The death of Fidel Castro offers an excellent opportunity to think about some fundamental concepts of queer revolution and solidarity. Castro is a complex figure, and I have no interest in overlooking his shortcomings or the real harms for which he should be held accountable. But let us remember that, until very recently, every US president had no trouble being outspokenly homophobic. There’s a great video that is freely available on the internet called “When AIDS Was Funny.” Do a quick search. It’s basically a mashup of White House press briefings in which Reagan’s staff is on tape laughing at gay people dying. So spare any ahistorical homonormative narratives about how progressive the US and Canada are because now there is gay marriage, when there are still queer and trans people murdered on a daily basis, and still nobody cares, even lots of gay people, because the ones who are dying are mostly poor and mostly people of color.

I believe America needs to compartmentalize their critiques of Castro’s homophobia given the success of his universal literacy and health care campaigns. He also virtually eliminated homelessness, or at least made considerable strides where we, America, have made virtually none. “But he hated queers!” you still think? What do you think helps most queer people more: the “freedom to marry” and a president/prime minster who smiles and waves while walking down the street in a gay pride parade, or access to one of the best, and free, educational and medical systems in the world (especially when you look at per capita cost), not to mention a place to live, because no one “owns” property, and therefore there is no landlord raising your rent 5, 10, 20% every year. No it should not be a choice and while Castro hardly created a perfect society, these things went a long way towards creating a state that was invested in creating conditions for the masses, especially the people of color most affected by institutional racism, to do more than just survive, but also live and thrive.

Filmmaker and queer / trans rights activist, Kami Chisholm, shared:

I am constantly decrying LGBT people’s narrow investments in SINGLE ISSUE POLITICS. We are setting the standards damn low if all it takes to be non-homophobic is to say some nice things. I don’t give a shit about what politicians say. I care about what they do, especially for the people who aren’t their target demographic and aren’t their campaign donors. And if they are leaving masses of people who are poor to die, but support gay marriage, in my book they are not “gay friendly” and they don’t deserve any fucking praise and endorsement.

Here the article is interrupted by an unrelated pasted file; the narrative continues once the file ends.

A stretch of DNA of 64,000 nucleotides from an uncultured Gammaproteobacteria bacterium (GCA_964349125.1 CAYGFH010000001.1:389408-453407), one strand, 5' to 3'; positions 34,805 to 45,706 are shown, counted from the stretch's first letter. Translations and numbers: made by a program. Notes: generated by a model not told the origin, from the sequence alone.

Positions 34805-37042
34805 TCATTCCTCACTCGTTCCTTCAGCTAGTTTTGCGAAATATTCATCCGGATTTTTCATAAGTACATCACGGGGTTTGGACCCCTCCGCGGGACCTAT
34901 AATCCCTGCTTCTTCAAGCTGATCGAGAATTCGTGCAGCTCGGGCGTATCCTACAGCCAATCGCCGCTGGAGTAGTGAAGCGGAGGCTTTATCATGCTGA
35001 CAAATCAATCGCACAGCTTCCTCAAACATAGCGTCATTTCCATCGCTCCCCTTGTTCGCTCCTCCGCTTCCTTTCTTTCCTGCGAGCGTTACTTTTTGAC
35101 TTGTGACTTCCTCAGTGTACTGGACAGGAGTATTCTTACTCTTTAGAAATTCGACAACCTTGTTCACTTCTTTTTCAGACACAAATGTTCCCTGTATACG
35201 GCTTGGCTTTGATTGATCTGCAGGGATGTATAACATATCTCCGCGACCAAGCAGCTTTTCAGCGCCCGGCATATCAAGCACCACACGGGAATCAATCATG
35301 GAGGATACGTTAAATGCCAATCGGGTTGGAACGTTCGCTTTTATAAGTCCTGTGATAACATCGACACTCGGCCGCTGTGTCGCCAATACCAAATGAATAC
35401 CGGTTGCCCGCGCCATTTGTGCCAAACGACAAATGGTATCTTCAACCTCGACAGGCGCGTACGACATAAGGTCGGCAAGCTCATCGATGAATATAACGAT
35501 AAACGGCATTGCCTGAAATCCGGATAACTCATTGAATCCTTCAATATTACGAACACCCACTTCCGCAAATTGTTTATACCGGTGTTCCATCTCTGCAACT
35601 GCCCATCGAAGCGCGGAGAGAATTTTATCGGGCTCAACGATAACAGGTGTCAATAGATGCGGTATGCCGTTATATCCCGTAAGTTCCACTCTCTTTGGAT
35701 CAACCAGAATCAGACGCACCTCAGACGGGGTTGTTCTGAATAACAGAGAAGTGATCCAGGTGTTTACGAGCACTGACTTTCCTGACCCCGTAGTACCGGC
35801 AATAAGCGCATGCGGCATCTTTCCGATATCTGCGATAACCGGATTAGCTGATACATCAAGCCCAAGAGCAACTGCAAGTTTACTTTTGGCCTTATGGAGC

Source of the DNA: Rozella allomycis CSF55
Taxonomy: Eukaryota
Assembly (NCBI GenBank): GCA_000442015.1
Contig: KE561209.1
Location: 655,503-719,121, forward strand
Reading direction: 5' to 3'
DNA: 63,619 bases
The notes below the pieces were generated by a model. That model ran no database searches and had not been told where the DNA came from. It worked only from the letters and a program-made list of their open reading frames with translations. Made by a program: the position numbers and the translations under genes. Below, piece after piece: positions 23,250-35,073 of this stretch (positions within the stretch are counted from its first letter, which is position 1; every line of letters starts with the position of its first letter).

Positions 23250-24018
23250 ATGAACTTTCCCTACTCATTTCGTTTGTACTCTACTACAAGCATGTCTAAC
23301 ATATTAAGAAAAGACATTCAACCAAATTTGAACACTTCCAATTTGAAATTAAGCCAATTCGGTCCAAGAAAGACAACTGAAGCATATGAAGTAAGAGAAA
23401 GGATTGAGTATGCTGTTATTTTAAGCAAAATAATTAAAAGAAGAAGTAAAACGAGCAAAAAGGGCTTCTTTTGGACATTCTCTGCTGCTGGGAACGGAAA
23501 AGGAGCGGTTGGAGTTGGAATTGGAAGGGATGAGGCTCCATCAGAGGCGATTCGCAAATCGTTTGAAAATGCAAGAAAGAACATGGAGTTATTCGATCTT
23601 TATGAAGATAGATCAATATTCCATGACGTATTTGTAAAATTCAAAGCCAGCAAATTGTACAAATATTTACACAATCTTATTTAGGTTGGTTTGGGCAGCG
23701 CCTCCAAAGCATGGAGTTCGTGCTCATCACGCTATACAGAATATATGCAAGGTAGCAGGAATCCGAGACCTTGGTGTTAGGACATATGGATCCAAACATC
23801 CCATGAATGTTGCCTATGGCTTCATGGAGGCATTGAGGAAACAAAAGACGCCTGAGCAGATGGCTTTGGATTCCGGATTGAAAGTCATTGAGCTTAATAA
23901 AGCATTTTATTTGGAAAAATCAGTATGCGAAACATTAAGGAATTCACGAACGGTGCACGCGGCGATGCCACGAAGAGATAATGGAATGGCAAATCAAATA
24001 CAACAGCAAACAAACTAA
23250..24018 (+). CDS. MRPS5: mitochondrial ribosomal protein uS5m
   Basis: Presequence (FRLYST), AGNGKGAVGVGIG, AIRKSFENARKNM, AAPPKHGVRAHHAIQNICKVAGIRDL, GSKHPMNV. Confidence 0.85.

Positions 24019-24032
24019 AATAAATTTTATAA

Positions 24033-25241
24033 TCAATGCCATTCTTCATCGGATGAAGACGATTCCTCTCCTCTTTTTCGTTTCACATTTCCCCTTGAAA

I don’t give a shit if, in San Francisco, where I lived at the time, I could go to a gay pride parade attended by more than 1 million and party openly in gay clubs, while when I visited Cuba that same year I could only find other queers by word of mouth about which bar or beach people were congregating at. I don’t care that the one queer dance party I went to while I was there was shut down/raided by the police (also, they just shut of the music etc, they didn’t beat or arrest anyone). Yeah, folks had to live underground to some extent, and that caused problems, it was hard, and I am not trying to minimize its effects. What I am trying to offer here is context, and the following observation, which probably would be a shocking idea to many gay people in the US and Canada:

I would rather live some place where I didn’t have gay pride or clubs and had to be somewhat underground if it meant that EVERYONE, and I mean ALL OF US, had health care, a place to live, and education. You heard me. I would then fight like mad to combat homophobia and transphobia, but I would be doing it from a place in which we all had the basics to live.

So no, I don’t want to hear about Castro’s homophobia, and – until everyone in the US and Canada has a place to live, access to health care, and free education – I’m really not interested in hearing any such criticisms or nationalistic bullshit about how great it is to be gay here as opposed to ‘over there.’

My point is not that Castro should be exempt from criticism, but exactly what has he done that the US hasn’t also done a million times over and far worse? No, that doesn’t make it ok, but you have heard the expression about throwing stones in glass houses, right? And such criticisms, without taking into account the very many truly unique and revolutionary things about Cuba, its history, and its practices, is nothing more than western exceptionalism, nationalism, and imperialismAnd no, I’m not happy about how far “we” have come that gays here get to mouth all the same exceptionalist, nationalist, and imperialist bullshit in the name of gay rights and anti-homophobia. I hate to break it to you – well, no, I don’t… I hate that I have to – but that is not progress, nor is it something to have “pride” in.

RIP Fidel. I wish for a world in which more people have a vision like yours. May they learn from your successes, and also from your mistakes and failures.”

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One response »

  1. lenapearlcole says:

    This is a very cool and insightful perspective to share, thank you! It’s been so interesting to see the various outplays of his death and to look further into the stances people take.

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